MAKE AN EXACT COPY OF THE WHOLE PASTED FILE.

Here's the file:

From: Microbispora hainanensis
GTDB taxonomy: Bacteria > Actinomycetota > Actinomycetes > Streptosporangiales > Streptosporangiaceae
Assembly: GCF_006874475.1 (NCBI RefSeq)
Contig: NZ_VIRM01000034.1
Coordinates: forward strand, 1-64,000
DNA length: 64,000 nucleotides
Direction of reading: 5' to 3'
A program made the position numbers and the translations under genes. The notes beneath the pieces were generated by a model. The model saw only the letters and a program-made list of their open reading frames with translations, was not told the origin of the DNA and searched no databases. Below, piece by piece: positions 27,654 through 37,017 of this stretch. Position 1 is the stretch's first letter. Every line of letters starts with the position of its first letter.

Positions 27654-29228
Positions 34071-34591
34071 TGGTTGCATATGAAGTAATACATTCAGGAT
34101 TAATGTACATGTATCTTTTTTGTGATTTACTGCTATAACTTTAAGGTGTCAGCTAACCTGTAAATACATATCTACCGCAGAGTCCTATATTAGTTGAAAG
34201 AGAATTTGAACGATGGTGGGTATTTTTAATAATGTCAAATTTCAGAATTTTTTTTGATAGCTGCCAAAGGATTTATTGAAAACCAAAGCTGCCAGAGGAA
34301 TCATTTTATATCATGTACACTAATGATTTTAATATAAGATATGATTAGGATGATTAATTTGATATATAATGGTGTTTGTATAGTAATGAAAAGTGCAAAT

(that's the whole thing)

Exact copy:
From: Microbispora hainanensis
GTDB taxonomy: Bacteria > Actinomycetota > Actinomycetes > Streptosporangiales > Streptosporangiaceae
Assembly: GCF_006874475.1 (NCBI RefSeq)
Contig: NZ_VIRM01000034.1
Coordinates: forward strand, 1-64,000
DNA length: 64,000 nucleotides
Direction of reading: 5' to 3'
A program made the position numbers and the translations under genes. The notes beneath the pieces were generated by a model. The model saw only the letters and a program-made list of their open reading frames with translations, was not told the origin of the DNA and searched no databases. Below, piece by piece: positions 27,654 through 37,017 of this stretch. Position 1 is the stretch's first letter. Every line of letters starts with the position of its first letter.

Positions 27654-29228
Positions 34071-34591
34071 TGGTTGCATATGAAGTAATACATTCAGGAT
34101 TAATGTACATGTATCTTTTTTGTGATTTACTGCTATAACTTTAAGGTGTCAGCTAACCTGTAAATACATATCTACCGCAGAGTCCTATATTAGTTGAAAG
34201 AGAATTTGAACGATGGTGGGTATTTTTAATAATGTCAAATTTCAGAATTTTTTTTGATAGCTGCCAAAGGATTTATTGAAAACCAAAGCTGCCAGAGGAA
34301 TCATTTTATATCATGTACACTAATGATTTTAATATAAGATATGATTAGGATGATTAATTTGATATATAATGGTGTTTGTATAGTAATGAAAAGTGCAAAT